The War on Water Pollution
By: Joshua S.
Water pollution is a menace to all those who use America’s waterways. It diminishes the health of ecosystems and can lead to the deaths of many organisms, and it impacts human health in a number of negative ways. Heavily polluted water can be dangerous to drink, and in extreme cases, hazardous to even touch. It can lead to increased concentrations of pathogens in waterways.
According to a 2013 survey in Minnesota, 416 waterways have levels of E. coli bacteria and other dangerous microbes so high that they are unfit for swimming. Even without germs, heavily polluted water can be dangerous to drink. Also, drinking water with high levels of nitrates, which were found in 27% of monitored rivers in Minnesota in 2013, can cause “blue baby syndrome” in infants, which can be fatal.
Some pollutants can cause the opposite problem. For example, phosphorus is so nutritious for algae that large quantities of it can produce “algal blooms”, concentrations of algae so dense that they block sunlight and drain aquatic ecosystems of their nutrients. Water pollution can have negative ramifications outside of the country as well. Pollutants from the Mississippi river can and will travel to the Gulf of Mexico, where they have already created a dead zone covering thousands of square miles. Currently, water pollution makes many of our rivers and lakes less valuable in many ways. Lastly, people are less likely to enjoy boating, swimming, fishing, and other water-based pastimes when the water is murky, discolored, and possibly toxic.
The Federal Clean Water Act mandates that all fresh water should be “drinkable, fishable, and swimmable”. If our water is generally made to be too toxic for these things, then we are in effect violating an act of the federal government.
Water pollution comes from a wide array of sources. Many of the pollutants in water, such as insecticide that can harm or kill aquatic creatures and fertilizer that can cause algal blooms, are runoff from nearby farmland. Others originate from sewage and industrial byproducts that were dumped into rivers and lakes before regulations were made to prohibit it. Once pollutants get into the water, they take a long time to go away on their own. If we don’t take action to improve our water soon, it will only get worse. If we do take action, our rivers and lakes will be made more hospitable, useful, and picturesque.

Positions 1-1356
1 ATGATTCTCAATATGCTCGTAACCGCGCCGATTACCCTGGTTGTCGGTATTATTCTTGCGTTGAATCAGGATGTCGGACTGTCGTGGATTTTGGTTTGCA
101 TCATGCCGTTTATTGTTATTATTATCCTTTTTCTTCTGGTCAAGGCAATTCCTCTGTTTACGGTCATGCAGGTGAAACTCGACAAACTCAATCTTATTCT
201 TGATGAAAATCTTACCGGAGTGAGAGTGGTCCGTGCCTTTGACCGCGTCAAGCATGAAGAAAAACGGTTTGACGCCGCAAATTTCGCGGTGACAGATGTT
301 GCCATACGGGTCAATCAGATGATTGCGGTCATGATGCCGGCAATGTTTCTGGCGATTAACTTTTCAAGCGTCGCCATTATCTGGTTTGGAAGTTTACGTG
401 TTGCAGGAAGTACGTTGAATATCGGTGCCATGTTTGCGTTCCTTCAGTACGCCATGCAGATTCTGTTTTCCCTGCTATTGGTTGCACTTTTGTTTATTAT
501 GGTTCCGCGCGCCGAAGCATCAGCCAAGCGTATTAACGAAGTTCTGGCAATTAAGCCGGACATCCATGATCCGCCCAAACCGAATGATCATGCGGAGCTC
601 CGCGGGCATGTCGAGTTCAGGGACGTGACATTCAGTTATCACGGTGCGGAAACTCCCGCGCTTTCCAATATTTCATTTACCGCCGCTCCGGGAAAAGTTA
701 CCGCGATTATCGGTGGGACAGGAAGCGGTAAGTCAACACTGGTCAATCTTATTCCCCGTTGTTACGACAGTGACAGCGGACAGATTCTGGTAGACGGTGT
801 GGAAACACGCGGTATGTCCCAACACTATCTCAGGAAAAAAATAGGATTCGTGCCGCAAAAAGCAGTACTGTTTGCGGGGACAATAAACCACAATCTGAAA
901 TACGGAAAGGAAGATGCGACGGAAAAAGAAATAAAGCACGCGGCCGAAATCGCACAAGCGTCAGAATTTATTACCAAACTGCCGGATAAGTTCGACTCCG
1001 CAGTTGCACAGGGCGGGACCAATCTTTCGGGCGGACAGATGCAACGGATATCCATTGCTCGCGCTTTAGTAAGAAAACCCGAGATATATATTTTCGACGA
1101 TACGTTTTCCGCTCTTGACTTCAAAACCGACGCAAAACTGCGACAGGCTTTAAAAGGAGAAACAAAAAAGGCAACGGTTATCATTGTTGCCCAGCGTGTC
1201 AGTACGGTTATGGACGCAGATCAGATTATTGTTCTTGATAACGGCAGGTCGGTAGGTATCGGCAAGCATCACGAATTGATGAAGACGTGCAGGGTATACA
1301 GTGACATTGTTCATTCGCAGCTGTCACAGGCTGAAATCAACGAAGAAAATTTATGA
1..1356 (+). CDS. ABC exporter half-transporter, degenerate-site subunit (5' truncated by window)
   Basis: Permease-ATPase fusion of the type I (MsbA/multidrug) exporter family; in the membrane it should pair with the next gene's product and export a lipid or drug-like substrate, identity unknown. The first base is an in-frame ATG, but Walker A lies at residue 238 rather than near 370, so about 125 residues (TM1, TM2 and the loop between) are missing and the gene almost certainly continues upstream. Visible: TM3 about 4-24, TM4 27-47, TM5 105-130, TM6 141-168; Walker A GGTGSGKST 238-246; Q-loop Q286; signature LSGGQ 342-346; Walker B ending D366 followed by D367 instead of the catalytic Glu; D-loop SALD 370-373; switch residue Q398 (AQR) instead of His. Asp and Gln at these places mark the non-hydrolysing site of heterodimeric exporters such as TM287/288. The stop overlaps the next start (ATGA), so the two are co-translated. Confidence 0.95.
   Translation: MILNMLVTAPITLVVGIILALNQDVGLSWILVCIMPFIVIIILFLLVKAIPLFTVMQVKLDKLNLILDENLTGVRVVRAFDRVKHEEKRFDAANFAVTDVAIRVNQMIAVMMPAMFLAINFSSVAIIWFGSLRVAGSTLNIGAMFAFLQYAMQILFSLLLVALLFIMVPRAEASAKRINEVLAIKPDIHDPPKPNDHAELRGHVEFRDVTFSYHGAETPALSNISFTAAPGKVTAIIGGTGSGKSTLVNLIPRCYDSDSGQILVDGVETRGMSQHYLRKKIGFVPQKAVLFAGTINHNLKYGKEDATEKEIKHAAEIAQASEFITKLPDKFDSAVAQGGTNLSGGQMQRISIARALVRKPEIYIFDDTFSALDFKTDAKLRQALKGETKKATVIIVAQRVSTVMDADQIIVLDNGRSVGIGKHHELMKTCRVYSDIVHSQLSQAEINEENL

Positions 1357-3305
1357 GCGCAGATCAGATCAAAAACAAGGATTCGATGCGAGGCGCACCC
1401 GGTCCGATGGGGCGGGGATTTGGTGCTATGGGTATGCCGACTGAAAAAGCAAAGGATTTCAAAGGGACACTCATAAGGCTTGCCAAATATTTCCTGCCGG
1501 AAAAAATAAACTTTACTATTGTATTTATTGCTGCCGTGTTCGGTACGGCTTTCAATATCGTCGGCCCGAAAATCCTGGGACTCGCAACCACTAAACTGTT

Cleaning up America’s vast number of lakes and rivers seems like a daunting task, but there are ways for normal people to help. For instance, people can volunteer to collect data on the status of local bodies of water. This helps to take some of the burdens of surveying off of the government, providing them with useful information without the hassle. We can also curb water pollution by limiting the amount of pollution we produce. When you use fertilizers, pesticides, or other potential pollutants, be mindful that they do not run off into the environment. It is best to reduce the usage of products that could become runoff. Of course, none of these actions actually clean the water, but they are cheap and easy ways to contribute to a greater machine of water protection.
Many people believe that taking part in the process of government is the responsibility of all voters. Regardless, being informed about legislation affecting our waterways is crucial for protecting it. Be sure to vote to ensure that legislation that helps to fight water pollution is passed and that legislation that undermines efforts to fight pollution fails.
Local and State governments across the country are well aware of the problems that water pollution has wrought. They are using a variety of tactics to fight it. For instance, in Minnesota, 80 local governments known as “watershed districts” have been created to better manage major bodies of water and levy taxes to help preserve them. According to the Minnesota Pollution Control Agency, 53 of the 80 these watershed districts have programs specifically designed to keep them clean. The programs and the methods they use are too numerous to name. Some regions have received grants from the Minnesota Board of Water and Soil Resources to initiate innovative new projects. For instance, $220,000 was given to the city of Forest Lake to improve street sweepers so that they help to keep phosphorus runoff out of the nearby lakes. Legislation is being passed to protect the water and promote its recovery. Last but not least, they are conducting surveys and raising awareness to rally public support for the cause.
By working together and with cooperative local and state governments, we as Americans have the power to stem the tide of water pollution. With effort, our rivers, lakes, and streams can become pure once again.